Are you looking to add fertilization to your lawn care routine? There are so many different kinds it can be hard to tell which one will fit your lawn needs. If you’ve wandered through the gardening section, you’ve come across the stacks of different fertilizers. You may have wondered what’s the difference between lawn starter fertilizer vs regular fertilizer? Keep reading to learn which one is right for your lawn!

Why is fertilizer important for your lawn?

Nutrients, such as nitrogen (N), potassium (K), and phosphorous (P), also known as the NPK, are needed for a healthy lawn to flourish. You can create high-quality soil for your lawn by applying fertilizer one to three times a year.

Over time, soil naturally loses nutrients that are essential for growth. Fertilizer replenishes these nutrients to help your lawn become thicker, lusher, and greener. It can help your lawn level up by giving it the nutrients to be more durable and give it that beautiful, deep green color.

It is important to note that not all fertilizers are equal. When choosing between starter fertilizer vs regular fertilizer you should consider the state of your plant’s life. Both are needed during a plant’s life cycle but at different stages. Emerging seedlings have different nutrient needs than mature plants.

What is Starter Fertilizer?

Starter fertilizer helps grass seedlings and sod roots establish quickly in the soil. Assisting in the growth of a thick new lawn in a short amount of time. Depending on the brand, starter fertilizer usually contains 20% or more potassium than regular fertilizers.The extra potassium helps create a rich soil environment that will sustain the seedlings for about a month.  Most starter fertilizers will contain quick-release nitrogen as well. Nitrogen gives the seeds a nutritional boost to promote healthy germination. 

When should I Use Starter Fertilizer on my lawn

You have a few options when choosing the best time to fertilize. You can apply before seeding or laying sod, or after you plant the new grass seedlings. After planting you should wait six to eight weeks before reapplying the starter fertilizer. If you fertilize too early, it could result in the roots of the seedlings not being able to absorb the nutrients. 

Can I use Starter Fertilizer on Mature Grass?

You can, but don’t. It won’t hurt your grass to use starter fertilizer, but it will lack needed nutrients. Resulting in an unhealthy lawn in the long run. It is better to use a fertilizer specifically for mature lawns. Regular fertilizers contain slow-release nutrients that aid continuous growth and health maintenance.  

You can, but don’t. It won’t hurt your grass to use starter fertilizer, but it will lack needed nutrients. Resulting in an unhealthy lawn in the long run. It is better to use a fertilizer specifically for mature lawns. Regular fertilizers contain slow-release nutrients that aid continuous growth and health maintenance.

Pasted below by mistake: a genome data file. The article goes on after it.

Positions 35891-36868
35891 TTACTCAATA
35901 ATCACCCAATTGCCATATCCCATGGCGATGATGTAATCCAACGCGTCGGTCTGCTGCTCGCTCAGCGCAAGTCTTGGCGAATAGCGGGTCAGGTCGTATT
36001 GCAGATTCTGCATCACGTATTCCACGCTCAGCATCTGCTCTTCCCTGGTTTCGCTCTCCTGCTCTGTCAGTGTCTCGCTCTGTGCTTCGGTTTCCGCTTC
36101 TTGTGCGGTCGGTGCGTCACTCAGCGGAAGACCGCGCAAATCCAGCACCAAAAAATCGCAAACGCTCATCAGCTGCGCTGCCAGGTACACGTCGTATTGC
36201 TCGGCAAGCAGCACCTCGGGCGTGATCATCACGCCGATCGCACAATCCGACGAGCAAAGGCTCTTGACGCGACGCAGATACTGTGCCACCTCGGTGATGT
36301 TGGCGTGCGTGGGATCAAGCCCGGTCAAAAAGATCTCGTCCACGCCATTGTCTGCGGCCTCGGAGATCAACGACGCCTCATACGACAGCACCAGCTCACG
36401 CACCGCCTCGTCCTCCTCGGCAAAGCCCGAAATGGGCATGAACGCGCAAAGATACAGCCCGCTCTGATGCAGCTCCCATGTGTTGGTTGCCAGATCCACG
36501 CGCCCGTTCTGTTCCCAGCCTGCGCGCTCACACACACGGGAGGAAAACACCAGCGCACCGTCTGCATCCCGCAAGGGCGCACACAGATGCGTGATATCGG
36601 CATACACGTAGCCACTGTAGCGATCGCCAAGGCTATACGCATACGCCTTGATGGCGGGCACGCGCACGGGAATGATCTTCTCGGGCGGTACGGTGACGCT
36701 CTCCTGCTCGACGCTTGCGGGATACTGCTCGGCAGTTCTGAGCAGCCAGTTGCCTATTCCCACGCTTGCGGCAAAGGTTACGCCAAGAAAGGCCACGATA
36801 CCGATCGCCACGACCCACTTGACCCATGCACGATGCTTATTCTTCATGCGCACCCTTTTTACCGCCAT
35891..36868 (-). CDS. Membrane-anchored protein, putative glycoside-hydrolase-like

What is regular fertilizer?

There are fertilizers for all kinds of crops and plants. Make sure to use fertilizer specially designed for grass. Regular fertilizers have a NPK ratio of 1-2-1.The numbers refer to the percentage of each substance that the fertilizer contains. Regular fertilizers usually have slow-release varieties that benefit mature plants. 

When Should I Apply Regular Fertilizer on My Lawn?

The best time to fertilize your lawn if you fertilize once a year is in the fall. When it’s in the prime growing season and storing nutrients. Regular fertilizer should be used at least four weeks or a max of eight weeks after your grass has been seeded. For the best results, fertilize your lawn three to four times a year, in the summer, spring, and fall. The nutrients in the slow-release fertilizer will insure strong, healthy grass throughout the season. 

Professionally Applied Lawn Starter Fertilizer in Parkville MO

Can I Use Regular Fertilizer on my New Lawn?

It is strongly not recommended. Regular fertilizers are full strength compared to dilated starter fertilizers. Regular fertilizers can burn the roots, stems and leaves of tender seedlings.

Which One Should I Choose?

That depends, If your lawn is mature and established it is best to go with a regular fertilizer that will meet the needs of your soil. To learn your soil’s specific needs, we suggest taking a soil test. If you are planting new grass with sod or seeds it’s best to use starter fertilizer. If you are overseeding your lawn, you can apply a starter fertilizer before or directly after seeding. Starter fertilizers are especially useful if your soil Phosphorus (P) is low, which can be determined by a soil test. 
If you would like a professional fertilization consolation from the Kansas city professionals. Contact Green Seasons Lawn & Tree Service for full lawn and tree care programs.